It is autumn again, and cooks and bakers go crazy about everything pumpkin. Cream of pumpkin soup, pumpkin pie, pumpkin ice cream – all of these start out with the same ingredient, a soft mash of pumpkin flesh. And as with so many things, the one you make yourself is much better than the canned version from the store. This raises the question: how do you make a truly concentrated and tasty pumpkin purée?
Regardless of what you’re cooking using pumpkin—bread, soup, cheesecake, and of course pie are all options—your first obstacle is to use the right type of pumpkin: you must avoid the jack-o’-lantern pumpkins. Instead, look for the pie or sugar pumpkins. They’re generally much smaller, only a few pounds each. If you’re shopping at a supermarket, they have PLU code 3134. Cheese pumpkin and butternut squash are also great varieties for cooking; if in Europe, try looking for the local translation of the term “musk pumpkin” (from the Latin name Cucurbita moschata), which is a more generic name including multiple type of tasty pumpkins and squashes.
You can find more information about pumpkin varieties at Jack Creek Farms’ All About Pumpkins site, the University of Illinois Extension’s Pumpkins and More, and of course Wikipedia’s list of pumpkin varieties.
Once you’ve acquired good cooking pumpkins, you’re left with a few obstacles: the nearly impenetrable shell, the fibrous strands, and the 90% or more water content. Thankfully, with a few tricks, each is fairly easy to overcome.
Four pie pumpkins will yield about 50 oz (1.4 kg) of purée (a little over what you’d get in three cans).
- Jellyroll pan (often called a cookie sheet, with walls on all four sides)
- Food processor (or something else to purée the cooked pumpkin)
- Tea spoon, tongs, spatula
- Kitchen towel
- Mallet or hammer
- Meat cleaver or other sturdy knife
- Oven capable of 425°F (220°C)
Preparing the pumpkins for the oven
Preheat the oven to 425°F/220°C.
Opening the pumpkins
The easiest way to open a pumpkin needs three tools: a mallet (here, substituted by a hammer with a paper towel to soften the blow), a meat cleaver, and a kitchen towel.
First, wrap the towel around the pumpkin so it won’t roll off your cutting board.
Second, grab the knife in one hand and the mallet in the other. Position the cleaver on top of the pumpkin, and use the mallet to gently pound the cleaver in (as shown up top). Do not attempt to hold the pumpkin; that’s what the towel is for.
Finally, put the hammer down, and use the knife to finish separating the two pumpkin halves (the knife should be stuck in the pumpkin, and will sit there even if you let go of it). Once you’re through the pumpkin partway, its fairly easy to cut it the rest of the way.
The nice thing about this method is that at no point is any part of you in the path of the knife were it to slip, unlike the approach of trying to force the tip of a chef’s knife through.
Cleaning out the slimy fibrous strands
The next step is to clean out the fibrous strands and seeds that reside in the middle of the pumpkin. The easiest way I’ve found to do that is with a tea spoon. You can also separate out the seeds (and cook them) if you’d like, though personally I just scoop it all into the trash.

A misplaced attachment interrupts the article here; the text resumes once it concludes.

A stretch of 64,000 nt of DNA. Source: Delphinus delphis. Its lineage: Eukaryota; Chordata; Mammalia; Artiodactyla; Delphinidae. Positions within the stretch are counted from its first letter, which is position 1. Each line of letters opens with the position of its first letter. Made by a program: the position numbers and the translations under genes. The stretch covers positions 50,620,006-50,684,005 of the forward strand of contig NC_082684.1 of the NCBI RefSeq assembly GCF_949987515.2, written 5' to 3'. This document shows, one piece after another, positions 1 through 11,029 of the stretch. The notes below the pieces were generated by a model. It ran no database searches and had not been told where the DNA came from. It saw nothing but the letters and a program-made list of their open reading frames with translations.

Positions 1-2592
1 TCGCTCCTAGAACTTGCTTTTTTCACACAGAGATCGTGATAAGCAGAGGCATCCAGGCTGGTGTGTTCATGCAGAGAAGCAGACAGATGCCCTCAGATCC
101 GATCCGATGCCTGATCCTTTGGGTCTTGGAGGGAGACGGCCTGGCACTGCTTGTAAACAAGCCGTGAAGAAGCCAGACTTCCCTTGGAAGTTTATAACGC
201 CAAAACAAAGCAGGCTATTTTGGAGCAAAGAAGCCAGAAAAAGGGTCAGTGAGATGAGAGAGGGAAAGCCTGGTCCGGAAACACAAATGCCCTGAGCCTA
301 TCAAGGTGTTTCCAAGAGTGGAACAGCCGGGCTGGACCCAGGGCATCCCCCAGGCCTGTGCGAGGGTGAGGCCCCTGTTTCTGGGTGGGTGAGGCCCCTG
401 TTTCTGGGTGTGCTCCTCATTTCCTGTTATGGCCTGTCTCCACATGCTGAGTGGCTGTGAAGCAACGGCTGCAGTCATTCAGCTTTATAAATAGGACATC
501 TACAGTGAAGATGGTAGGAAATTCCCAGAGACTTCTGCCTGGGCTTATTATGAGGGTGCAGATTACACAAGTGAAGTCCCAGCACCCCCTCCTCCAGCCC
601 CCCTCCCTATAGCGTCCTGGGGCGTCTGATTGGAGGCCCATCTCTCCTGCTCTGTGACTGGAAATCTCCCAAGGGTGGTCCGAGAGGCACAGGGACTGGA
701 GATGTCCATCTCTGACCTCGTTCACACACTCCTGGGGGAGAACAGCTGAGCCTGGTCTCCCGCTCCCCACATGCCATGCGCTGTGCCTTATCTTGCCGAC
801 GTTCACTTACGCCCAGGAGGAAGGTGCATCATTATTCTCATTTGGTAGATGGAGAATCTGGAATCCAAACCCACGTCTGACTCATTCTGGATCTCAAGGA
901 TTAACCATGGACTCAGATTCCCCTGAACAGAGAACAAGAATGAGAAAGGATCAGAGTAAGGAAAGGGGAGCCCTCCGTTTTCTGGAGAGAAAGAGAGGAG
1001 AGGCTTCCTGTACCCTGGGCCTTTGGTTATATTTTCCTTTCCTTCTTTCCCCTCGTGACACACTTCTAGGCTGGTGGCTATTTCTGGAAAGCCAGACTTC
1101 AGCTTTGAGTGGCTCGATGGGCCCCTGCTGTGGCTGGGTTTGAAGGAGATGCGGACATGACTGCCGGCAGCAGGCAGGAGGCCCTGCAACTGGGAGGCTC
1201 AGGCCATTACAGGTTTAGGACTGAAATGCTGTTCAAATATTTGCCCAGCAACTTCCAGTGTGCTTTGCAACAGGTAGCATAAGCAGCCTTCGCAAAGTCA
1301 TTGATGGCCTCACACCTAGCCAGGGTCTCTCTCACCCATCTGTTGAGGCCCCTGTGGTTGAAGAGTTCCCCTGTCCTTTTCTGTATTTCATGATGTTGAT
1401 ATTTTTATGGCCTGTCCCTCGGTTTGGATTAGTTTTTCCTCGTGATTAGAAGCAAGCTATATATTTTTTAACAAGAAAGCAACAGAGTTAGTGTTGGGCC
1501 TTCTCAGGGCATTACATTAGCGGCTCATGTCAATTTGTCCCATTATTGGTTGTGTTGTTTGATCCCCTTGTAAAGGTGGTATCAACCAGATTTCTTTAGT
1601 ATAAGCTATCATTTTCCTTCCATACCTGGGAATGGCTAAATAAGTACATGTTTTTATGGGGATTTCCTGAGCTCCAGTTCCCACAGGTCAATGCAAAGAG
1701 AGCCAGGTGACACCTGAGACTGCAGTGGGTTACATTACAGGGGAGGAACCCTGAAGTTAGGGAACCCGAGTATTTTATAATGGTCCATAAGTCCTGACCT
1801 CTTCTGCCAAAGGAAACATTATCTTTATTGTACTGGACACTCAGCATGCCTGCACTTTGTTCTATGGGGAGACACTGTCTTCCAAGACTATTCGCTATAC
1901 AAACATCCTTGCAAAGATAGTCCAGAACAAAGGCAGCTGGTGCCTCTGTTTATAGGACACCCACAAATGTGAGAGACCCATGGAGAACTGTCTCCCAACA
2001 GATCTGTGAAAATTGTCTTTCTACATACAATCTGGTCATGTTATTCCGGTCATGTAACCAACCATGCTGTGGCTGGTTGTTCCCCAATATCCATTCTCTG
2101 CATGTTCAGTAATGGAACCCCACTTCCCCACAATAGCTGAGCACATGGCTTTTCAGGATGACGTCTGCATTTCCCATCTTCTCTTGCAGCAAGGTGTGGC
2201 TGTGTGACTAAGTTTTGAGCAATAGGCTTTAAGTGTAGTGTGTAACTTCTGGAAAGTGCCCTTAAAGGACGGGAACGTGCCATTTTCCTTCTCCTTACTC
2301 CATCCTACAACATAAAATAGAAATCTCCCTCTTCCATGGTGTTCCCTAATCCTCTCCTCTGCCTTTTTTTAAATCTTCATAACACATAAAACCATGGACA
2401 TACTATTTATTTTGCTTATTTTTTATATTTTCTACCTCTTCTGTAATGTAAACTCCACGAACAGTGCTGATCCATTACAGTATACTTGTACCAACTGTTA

The stems usually break off fairly easily. Hold the pumpkin sideways in one hand, and snap the stem off with the other. If it won’t detach, give it some taps with the mallet or the cleaver. You’ll want them off so you can flip the pumpkins face-up later.
Baking out the water
Pumpkins have a lot of water. Our goal here is to get rid of some of it, while also developing some extra flavor from browning.
The first bake
I line a jellyroll pan with foil to make cleanup easier. Either way, lightly oil and then put the pumpkins face-down on the pan. Put on the middle rack of the preheated 425°F (220°C) oven and bake for approximately an hour, rotating halfway through if your oven isn’t completely even. Optionally, flip pumpkins face-up (using tongs, spatula, or even your hands if you’re quick) and bake until slightly browned (around 10 minutes). Take pumpkins out of oven and, if not already face-up, flip face up.
Reduce oven temperature to 350°F/175°C (second bake is done at lower temperature). Allow pumpkin halves to cool for 30 to 45 minutes. The taste should be pumpkin, but very weak (watery).
The second bake
Replace the foil on the jellyroll pan (or, if not using foil, clean the pan). Spread the pumpkin purée evenly across the pan. An offset spatula works well for this, but it doesn’t have to be perfect, so you can use anything convenient.
Put the purée into a 350°F/175°C oven. Unfortunately, the baking time at this stage varies a lot, depending on how thick the pumpkin is, etc. To gauge when its done:
- When done, it’ll be slightly darker on top.
- There is usually a crack or two running through it. Many more cracks will form as it cools.
- It should be around the same thickness as canned pumpkin. Note it will thicken more as it cools.
- And most importantly, it has a robust pumpkin flavor and no longer tastes watery.
Allow the purée to cool (continuing to dehydrate).
Storage and use
The pumpkin purée can be used immediately or packed in air-tight containers and stored in the fridge for a few days or the freezer for a few months. Note that if you freeze it, you’ll liberate even more water, and will probably want to let that run off (or soak into paper towels) before using the thawed pumpkin purée.
Do not attempt to can the pumpkin purée. It has too low acidity, so it is not safe when canned at home, even when using a pressure canner; commercial pumpkin purée is canned in special canners with much higher pressure, controlling for heat and acidity in a way not easily achieved at home.
Additional photos can be found at (link to be added before publication).
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